Bitter water cannot sustain life.
Many New Testament writers warned that problems would come into the Christian church—see examples in 2 Peter 2:1, 2, Acts 20:26-31 and 2 Thessalonians 2:1-4.
When we looked at the message to the church at Pergamum, we saw how compromise can affect the church.
A prominent historical example of this was when elements of sun worship entered Christianity about the time of the conversion of the first Christian Emperor,Constantine.
Medieval authors, such as Bernard of Clairveaux and Francis of Assisi, recognised something had gone terribly wrong with the church. The problems are well understood and acknowledged today.
A few years ago, John Paul II apologised for what had happened.
For more than 1,000 years, the gospel was lost to most of Christendom.
It was a time of ignorance when people were not able to hear the good news about Jesus Christ.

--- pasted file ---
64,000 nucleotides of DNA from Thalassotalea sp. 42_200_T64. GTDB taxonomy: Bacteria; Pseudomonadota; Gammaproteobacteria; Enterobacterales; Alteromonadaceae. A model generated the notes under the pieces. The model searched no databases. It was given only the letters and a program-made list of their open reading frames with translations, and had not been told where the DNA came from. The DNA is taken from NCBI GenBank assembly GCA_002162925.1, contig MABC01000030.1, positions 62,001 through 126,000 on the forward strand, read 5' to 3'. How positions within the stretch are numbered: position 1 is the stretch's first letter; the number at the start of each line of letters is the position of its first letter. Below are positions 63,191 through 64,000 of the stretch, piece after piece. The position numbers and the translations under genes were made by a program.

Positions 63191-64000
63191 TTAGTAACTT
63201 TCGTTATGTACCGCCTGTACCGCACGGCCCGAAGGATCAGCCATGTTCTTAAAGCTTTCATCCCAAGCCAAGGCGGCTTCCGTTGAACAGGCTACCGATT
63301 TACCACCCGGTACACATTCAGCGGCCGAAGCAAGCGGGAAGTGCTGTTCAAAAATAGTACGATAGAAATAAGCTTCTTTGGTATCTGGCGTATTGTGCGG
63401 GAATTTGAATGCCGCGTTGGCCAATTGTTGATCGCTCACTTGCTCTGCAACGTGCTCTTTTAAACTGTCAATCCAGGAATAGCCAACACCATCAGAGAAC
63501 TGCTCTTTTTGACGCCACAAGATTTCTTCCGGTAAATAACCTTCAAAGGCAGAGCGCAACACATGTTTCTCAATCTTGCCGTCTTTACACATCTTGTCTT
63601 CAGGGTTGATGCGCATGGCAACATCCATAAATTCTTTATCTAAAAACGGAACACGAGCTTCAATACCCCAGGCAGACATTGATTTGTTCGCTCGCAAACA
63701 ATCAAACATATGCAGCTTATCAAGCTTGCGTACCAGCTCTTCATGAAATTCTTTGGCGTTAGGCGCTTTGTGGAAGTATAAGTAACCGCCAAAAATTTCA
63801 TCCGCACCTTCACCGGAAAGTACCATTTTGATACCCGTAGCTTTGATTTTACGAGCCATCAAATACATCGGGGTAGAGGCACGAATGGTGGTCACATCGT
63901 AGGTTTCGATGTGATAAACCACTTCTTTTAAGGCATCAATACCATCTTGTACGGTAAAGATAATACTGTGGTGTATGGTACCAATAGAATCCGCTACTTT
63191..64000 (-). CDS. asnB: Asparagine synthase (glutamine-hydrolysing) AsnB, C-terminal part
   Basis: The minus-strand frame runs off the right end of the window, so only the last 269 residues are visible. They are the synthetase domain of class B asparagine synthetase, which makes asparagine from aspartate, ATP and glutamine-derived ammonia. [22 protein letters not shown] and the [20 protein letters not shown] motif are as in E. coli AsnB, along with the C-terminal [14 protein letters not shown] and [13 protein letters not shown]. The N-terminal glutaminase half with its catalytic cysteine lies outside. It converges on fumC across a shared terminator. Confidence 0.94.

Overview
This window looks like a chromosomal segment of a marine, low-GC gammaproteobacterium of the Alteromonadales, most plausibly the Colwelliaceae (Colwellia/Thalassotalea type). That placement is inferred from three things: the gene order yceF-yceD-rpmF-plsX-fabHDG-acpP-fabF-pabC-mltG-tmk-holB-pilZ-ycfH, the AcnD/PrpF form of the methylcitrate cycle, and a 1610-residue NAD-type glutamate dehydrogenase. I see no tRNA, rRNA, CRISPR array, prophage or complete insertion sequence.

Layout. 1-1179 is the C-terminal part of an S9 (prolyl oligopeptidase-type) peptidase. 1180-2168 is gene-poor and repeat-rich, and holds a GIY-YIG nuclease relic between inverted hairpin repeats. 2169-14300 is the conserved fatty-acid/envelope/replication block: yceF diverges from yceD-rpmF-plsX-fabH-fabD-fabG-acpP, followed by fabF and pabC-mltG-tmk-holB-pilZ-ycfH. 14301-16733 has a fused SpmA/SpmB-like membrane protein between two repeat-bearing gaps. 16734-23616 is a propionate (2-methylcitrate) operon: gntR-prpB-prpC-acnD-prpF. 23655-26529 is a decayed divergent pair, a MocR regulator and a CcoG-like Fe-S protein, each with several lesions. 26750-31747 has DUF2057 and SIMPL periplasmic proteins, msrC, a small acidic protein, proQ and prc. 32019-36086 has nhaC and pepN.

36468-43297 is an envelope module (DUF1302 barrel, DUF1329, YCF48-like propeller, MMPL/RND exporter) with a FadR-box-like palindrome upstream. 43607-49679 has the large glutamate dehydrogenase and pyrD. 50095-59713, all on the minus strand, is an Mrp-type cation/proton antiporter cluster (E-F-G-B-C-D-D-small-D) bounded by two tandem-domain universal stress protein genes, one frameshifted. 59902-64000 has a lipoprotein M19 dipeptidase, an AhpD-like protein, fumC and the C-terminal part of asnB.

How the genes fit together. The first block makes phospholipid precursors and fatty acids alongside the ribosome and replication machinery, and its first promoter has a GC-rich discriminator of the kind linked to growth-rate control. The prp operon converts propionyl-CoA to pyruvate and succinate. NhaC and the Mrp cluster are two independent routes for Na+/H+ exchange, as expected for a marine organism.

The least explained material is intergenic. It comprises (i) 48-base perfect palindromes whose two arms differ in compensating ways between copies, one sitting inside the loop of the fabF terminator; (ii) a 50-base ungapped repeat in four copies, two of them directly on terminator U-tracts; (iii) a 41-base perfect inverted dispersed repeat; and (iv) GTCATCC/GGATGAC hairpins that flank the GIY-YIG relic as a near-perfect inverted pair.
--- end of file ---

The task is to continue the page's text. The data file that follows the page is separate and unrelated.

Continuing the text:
People thought they could earn merit with God by fasting, pilgrimages and giving money to the church.
A lot of duties were added to the Christian faith that had no support from the Bible.
Tradition began to overrule the Bible. That’s why this time in history—the medieval period—is sometimes called the Dark Ages.
The sweet waters had become bitter.
Under this system, no-one could be sure of their salvation in Jesus. There is no joy or certainty in this type of religion.
Spiritual death results.
Human nature has a bent toward trying to earn merit before God by our own goodness.
When we lose the concept of salvation as a free gift because of what Jesus has done for us, all religion becomes bitter waters.